Reverb Soundcheck: Fuzz

Fuzz. It’s that fat, meaty effect that comes from pedals, blown up preamps, and saturated tube amplifiers. Not-so-coincidentally, it’s also the name a three-piece outfit that uses much of that sound to make their brand of psychedelic garage rock.

The power trio formula is as classic as any and serves as a no-frills, nowhere-to-hide rock 'n' roll lineup. But Fuzz isn’t carrying the torch of the Experience or Cream. Guitarist Charlie Moothart, bassist Chad Ubovich, and drummer Ty Segall instead offer bone-shaking anthems for longhairs akin to Black Sabbath and other doomy stoner rock groups. What better place to catch up with them than in Chicago’s booming Thalia Hall while on tour supporting II, their latest album?

Moothart’s guitar work is ripe with riffs, plucking heavy blues pentatonics and power chords with his 1965 Gibson Non-Reverse Firebird III. He recently set aside a walnut Partsmaster that he used on the last few tours with Ty Segall’s solo projects in favor of the Firebird. The three P90s absolutely scream through his amp setup. The makeshift full stack consists of a 1970s Music Man HD-130 4x10—one of our favorite Vintage Workhorse Amps—and a ‘70s Silverface Fender Twin Reverb through a Fender 4x12 cab. On the other side of the stage, there’s another Music Man 1x12 used as a monitor. Moothart subscribes to the less-is-more pedal strategy using a Boss TU-3, Behringer DD400 Vintage Delay, Live Wire ABY1, and a Death By Audio Fuzz War strewn messily on the ground and tied together with a daisy-chained Truetone 1Spot.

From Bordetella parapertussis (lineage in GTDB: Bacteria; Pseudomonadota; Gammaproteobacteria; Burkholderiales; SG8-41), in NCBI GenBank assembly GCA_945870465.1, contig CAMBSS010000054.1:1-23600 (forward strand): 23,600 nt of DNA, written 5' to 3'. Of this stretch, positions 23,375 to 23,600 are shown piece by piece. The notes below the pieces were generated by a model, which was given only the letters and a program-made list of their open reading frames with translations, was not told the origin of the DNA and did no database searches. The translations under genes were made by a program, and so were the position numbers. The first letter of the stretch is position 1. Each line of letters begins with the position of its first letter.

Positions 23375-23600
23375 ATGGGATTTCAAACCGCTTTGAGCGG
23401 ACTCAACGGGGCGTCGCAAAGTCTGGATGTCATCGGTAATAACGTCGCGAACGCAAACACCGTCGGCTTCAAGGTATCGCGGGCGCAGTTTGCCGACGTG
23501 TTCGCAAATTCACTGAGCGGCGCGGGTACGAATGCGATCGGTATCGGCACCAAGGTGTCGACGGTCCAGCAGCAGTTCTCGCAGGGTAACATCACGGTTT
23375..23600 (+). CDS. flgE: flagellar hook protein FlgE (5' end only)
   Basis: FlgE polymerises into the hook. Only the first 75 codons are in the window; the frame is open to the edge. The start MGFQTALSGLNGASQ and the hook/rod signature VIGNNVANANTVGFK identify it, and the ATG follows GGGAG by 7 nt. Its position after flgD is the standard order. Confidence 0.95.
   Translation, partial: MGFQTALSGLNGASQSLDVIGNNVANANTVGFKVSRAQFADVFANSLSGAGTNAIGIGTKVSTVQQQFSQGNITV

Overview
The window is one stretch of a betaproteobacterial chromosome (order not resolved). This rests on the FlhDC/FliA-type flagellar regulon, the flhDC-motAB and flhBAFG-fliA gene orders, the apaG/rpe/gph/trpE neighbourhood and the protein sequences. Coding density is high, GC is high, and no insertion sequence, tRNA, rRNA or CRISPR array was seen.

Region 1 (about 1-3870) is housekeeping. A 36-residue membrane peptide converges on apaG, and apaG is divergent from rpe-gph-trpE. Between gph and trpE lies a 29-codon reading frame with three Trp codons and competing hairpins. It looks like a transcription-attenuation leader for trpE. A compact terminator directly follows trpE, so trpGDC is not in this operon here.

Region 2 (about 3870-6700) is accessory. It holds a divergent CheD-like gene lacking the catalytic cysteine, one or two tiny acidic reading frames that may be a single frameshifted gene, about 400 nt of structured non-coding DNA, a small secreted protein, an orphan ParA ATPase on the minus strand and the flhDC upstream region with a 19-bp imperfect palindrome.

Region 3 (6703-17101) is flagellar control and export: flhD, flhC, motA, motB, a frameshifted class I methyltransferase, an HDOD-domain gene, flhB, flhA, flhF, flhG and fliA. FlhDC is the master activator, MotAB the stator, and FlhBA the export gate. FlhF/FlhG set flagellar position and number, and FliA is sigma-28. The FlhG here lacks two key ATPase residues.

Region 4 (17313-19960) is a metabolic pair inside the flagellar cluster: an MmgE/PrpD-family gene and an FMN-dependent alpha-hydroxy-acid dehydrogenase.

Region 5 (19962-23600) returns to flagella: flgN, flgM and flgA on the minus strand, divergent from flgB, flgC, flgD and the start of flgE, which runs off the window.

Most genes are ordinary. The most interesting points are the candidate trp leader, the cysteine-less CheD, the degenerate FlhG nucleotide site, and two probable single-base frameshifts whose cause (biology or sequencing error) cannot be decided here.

The Fuzz War makes another appearance in Ubovich’s bass rig. There’s a reason why you see this pedal on bassists’ boards as well as guitarists’: the character of the fuzz is as deep and sludgy as it is screaming and nasty. And what better bass to wield through a Fuzz War and an Ampeg SVT than with a ‘70s Gibson Ripper? In this case, it’s a real player, having swapped pickups, a kill-switch type of effect in place of the stock Varitone circuit—removed by the original owner—and duct tape fret markers on the back of the neck.

Ty Segall has carved out his place as one of the prolific poster children of modern psychedelic rock next to John Dwyer of Thee Oh Sees and perhaps the more mainstream Jack White. On his solo work, you’ll usually see him with a guitar around his neck, with Moothart on the opposite side of the stage providing support. But in Fuzz, he sits on the drum throne, an instrument he learned well before picking up a guitar.

The touring kit is a Keystone-badge Ludwig Downbeat Kit. As Segall puts it, "I really feel like you can tune any drumset to sound great, especially in a live setting." But he does bring his choice 1960s Ludwig Acrolite Snare. His favorite kit is a ‘50s Ludwig that he once toured with, but now leaves at home.

Segall is more of a recording gear geek than anything. Having recorded bands of his own and others since his early years, he brings a whole host of tricks to the table during the extensive demo process in his music and with Fuzz. Most demos for II were recorded by Ty on a Tascam 388, each tune hitting tape four or more times to finalize form, melody, and support.

Besides the ‘65 Firebird, this is not a stage full of collector pieces. These are guys shlepping the country who know what gear works for them night after night. This is gear that can sustain zigzagging highways crammed in the back of a van and the blisteringly loud stages that they find themselves on show after show, tour after tour.

Pick up a copy of the new Fuzz record via In The Red or at your local record shop.

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